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History Lessons: The Birth of Impersonal Exchange: The Community Responsibility System and Impartial Justice

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  • Avner Greif

Abstract

This paper describes the premodern European institution that supported impersonal exchange, in which a merchant's decision to exchange is independent either of expectations of future exchange with the same partner or of knowledge of that partner's past conduct or the ability to report misconduct to future trading partners. Economists know surprisingly little about how institutions evolved to support impersonal exchange. The standard story asserts that in the early stages of market development, exchange tends to be personal and is supported by reputation; then, after an economy becomes sufficiently large, society establishes centralized and impartial courts that, by the threat of coercively imposed sanctions, enable widespread impersonal exchange. But during the late medieval period, there was no centralized legal system capable of effectively supporting impersonal exchange among merchants from different localities; and, although local courts existed throughout Europe, they were not impartial dispensers of justice but were attentive to local interests and were controlled by the local elite. This paper describes how a particular institution, the "community responsibility system," nevertheless enabled European merchants to commit to keep their contractual obligations in impersonal exchange from the late medieval to the modern period.

Suggested Citation

  • Avner Greif, 2006. "History Lessons: The Birth of Impersonal Exchange: The Community Responsibility System and Impartial Justice," Journal of Economic Perspectives, American Economic Association, vol. 20(2), pages 221-236, Spring.
  • Handle: RePEc:aea:jecper:v:20:y:2006:i:2:p:221-236
    Note: DOI: 10.1257/jep.20.2.221
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    File URL: http://www.aeaweb.org/articles.php?doi=10.1257/jep.20.2.221
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    References listed on IDEAS

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    Cited by:

    1. Paganelli, Maria Pia, 2011. "The same face of the two Smiths: Adam Smith and Vernon Smith," Journal of Economic Behavior & Organization, Elsevier, vol. 78(3), pages 246-255, May.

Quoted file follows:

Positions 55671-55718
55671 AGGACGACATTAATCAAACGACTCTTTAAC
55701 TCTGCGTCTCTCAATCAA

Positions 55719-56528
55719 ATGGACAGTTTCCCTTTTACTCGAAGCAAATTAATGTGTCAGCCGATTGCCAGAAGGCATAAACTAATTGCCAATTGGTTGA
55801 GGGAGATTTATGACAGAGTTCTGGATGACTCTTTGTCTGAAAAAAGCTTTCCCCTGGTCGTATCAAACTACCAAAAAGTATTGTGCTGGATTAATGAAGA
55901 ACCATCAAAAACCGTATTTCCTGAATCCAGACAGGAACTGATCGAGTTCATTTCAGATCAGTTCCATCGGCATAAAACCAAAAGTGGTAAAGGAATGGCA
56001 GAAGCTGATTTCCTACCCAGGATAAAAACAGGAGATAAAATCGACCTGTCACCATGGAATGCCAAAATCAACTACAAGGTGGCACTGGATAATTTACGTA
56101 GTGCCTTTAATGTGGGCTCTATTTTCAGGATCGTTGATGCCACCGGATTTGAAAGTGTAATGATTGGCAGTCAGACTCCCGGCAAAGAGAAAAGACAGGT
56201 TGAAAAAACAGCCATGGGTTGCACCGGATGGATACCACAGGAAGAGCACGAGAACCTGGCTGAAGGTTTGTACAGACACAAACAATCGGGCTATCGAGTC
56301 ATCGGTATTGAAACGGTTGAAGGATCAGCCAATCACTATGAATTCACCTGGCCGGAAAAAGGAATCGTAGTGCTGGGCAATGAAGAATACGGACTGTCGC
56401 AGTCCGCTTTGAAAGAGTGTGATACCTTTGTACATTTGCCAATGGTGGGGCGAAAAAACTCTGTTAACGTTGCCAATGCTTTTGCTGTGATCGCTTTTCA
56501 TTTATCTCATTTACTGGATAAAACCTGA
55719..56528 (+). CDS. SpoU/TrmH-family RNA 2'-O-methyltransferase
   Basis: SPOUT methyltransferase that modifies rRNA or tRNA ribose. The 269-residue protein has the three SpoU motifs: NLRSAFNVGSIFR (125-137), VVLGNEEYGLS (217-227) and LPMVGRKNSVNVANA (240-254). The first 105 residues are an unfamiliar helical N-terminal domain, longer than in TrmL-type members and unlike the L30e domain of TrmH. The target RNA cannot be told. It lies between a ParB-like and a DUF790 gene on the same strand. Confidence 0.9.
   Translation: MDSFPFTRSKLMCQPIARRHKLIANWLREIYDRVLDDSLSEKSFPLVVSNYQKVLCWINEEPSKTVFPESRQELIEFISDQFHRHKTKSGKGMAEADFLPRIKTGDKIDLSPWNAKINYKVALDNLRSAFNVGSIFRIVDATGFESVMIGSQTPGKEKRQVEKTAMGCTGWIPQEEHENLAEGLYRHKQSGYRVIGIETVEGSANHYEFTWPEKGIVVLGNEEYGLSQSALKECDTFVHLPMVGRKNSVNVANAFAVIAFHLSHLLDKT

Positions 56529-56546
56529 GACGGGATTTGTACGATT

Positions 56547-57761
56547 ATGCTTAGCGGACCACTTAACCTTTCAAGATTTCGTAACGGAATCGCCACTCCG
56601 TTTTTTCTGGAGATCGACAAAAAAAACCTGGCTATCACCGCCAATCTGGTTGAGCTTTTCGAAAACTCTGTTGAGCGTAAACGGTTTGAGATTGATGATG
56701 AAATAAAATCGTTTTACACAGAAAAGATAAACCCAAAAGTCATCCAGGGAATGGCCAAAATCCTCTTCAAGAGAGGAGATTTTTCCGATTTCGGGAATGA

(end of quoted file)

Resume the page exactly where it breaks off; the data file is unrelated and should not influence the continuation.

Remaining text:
2. Alessandra Cassar & Giovanna d'Adda & Pauline Grosjean, 2013. "Institutional Quality, Culture, and Norms of Cooperation: Evidence from a Behavioral Field Experiment," Discussion Papers 2013-10, School of Economics, The University of New South Wales.
    3. van Bavel, Bas, 2016. "The Invisible Hand?: How Market Economies have Emerged and Declined Since AD 500," OUP Catalogue, Oxford University Press, number 9780199608133.
    4. Sgard, Jérôme, 2015. "Global economic governance during the middle ages: The jurisdiction of the champagne fairs," International Review of Law and Economics, Elsevier, vol. 42(C), pages 174-184.
    5. Greif, Avner & Tabellini, Guido, 2017. "The clan and the corporation: Sustaining cooperation in China and Europe," Journal of Comparative Economics, Elsevier, vol. 45(1), pages 1-35.
    6. Guido Merzoni & Federico Trombetta, 2012. "Foundations of trust, interpersonal relationships and communities," Rivista Internazionale di Scienze Sociali, Vita e Pensiero, Pubblicazioni dell'Universita' Cattolica del Sacro Cuore, vol. 120(3), pages 295-312.
    7. repec:spr:reaccs:v:23:y:2018:i:2:d:10.1007_s11142-018-9443-5 is not listed on IDEAS
    8. Nunn, Nathan & Trefler, Daniel, 2014. "Domestic Institutions as a Source of Comparative Advantage," Handbook of International Economics, Elsevier.
    9. Bigoni, Maria & Camera, Gabriele & Casari, Marco, 2014. "Money is more than memory," CFS Working Paper Series 496, Center for Financial Studies (CFS).
    10. repec:ksa:szemle:1740 is not listed on IDEAS
    11. M. Bigoni & G. Camera & M. Casari, 2015. "Money and the Scale of Cooperation," Working Papers wp1045, Dipartimento Scienze Economiche, Universita' di Bologna.
    12. Mark Koyama, 2010. "The political economy of expulsion: the regulation of Jewish moneylending in medieval England," Constitutional Political Economy, Springer, vol. 21(4), pages 374-406, December.
    13. Börner, Lars & Quint, Daniel, 2010. "Medieval matching markets," Discussion Papers 2010/31, Free University Berlin, School of Business & Economics.
    14. Diego Puga & Daniel Trefler, 2014. "International Trade and Institutional Change: Medieval Venice’s Response to Globalization," The Quarterly Journal of Economics, Oxford University Press, vol. 129(2), pages 753-821.
    15. Boerner, Lars, 2016. "Medieval market making brokerage regulations in Central Western Europe, ca. 1250-1700," Economic History Working Papers 66834, London School of Economics and Political Science, Department of Economic History.
    16. Edwards, Jeremy & Ogilvie, Sheilagh, 2012. "What lessons for economic development can we draw from the Champagne fairs?," Explorations in Economic History, Elsevier, vol. 49(2), pages 131-148.
    17. Ogilvie, Sheilagh & Carus, A.W., 2014. "Institutions and Economic Growth in Historical Perspective," Handbook of Economic Growth,in: Handbook of Economic Growth, edition 1, volume 2, chapter 8, pages 403-513 Elsevier.
    18. Miletkov, Mihail & Wintoki, M. Babajide, 2012. "Financial development and the evolution of property rights and legal institutions," Emerging Markets Review, Elsevier, vol. 13(4), pages 650-673.
    19. Jochem, Torsten & Murtazashvili, Ilia & Murtazashvili, Jennifer, 2016. "Establishing Local Government in Fragile States: Experimental Evidence from Afghanistan," World Development, Elsevier, vol. 77(C), pages 293-310.

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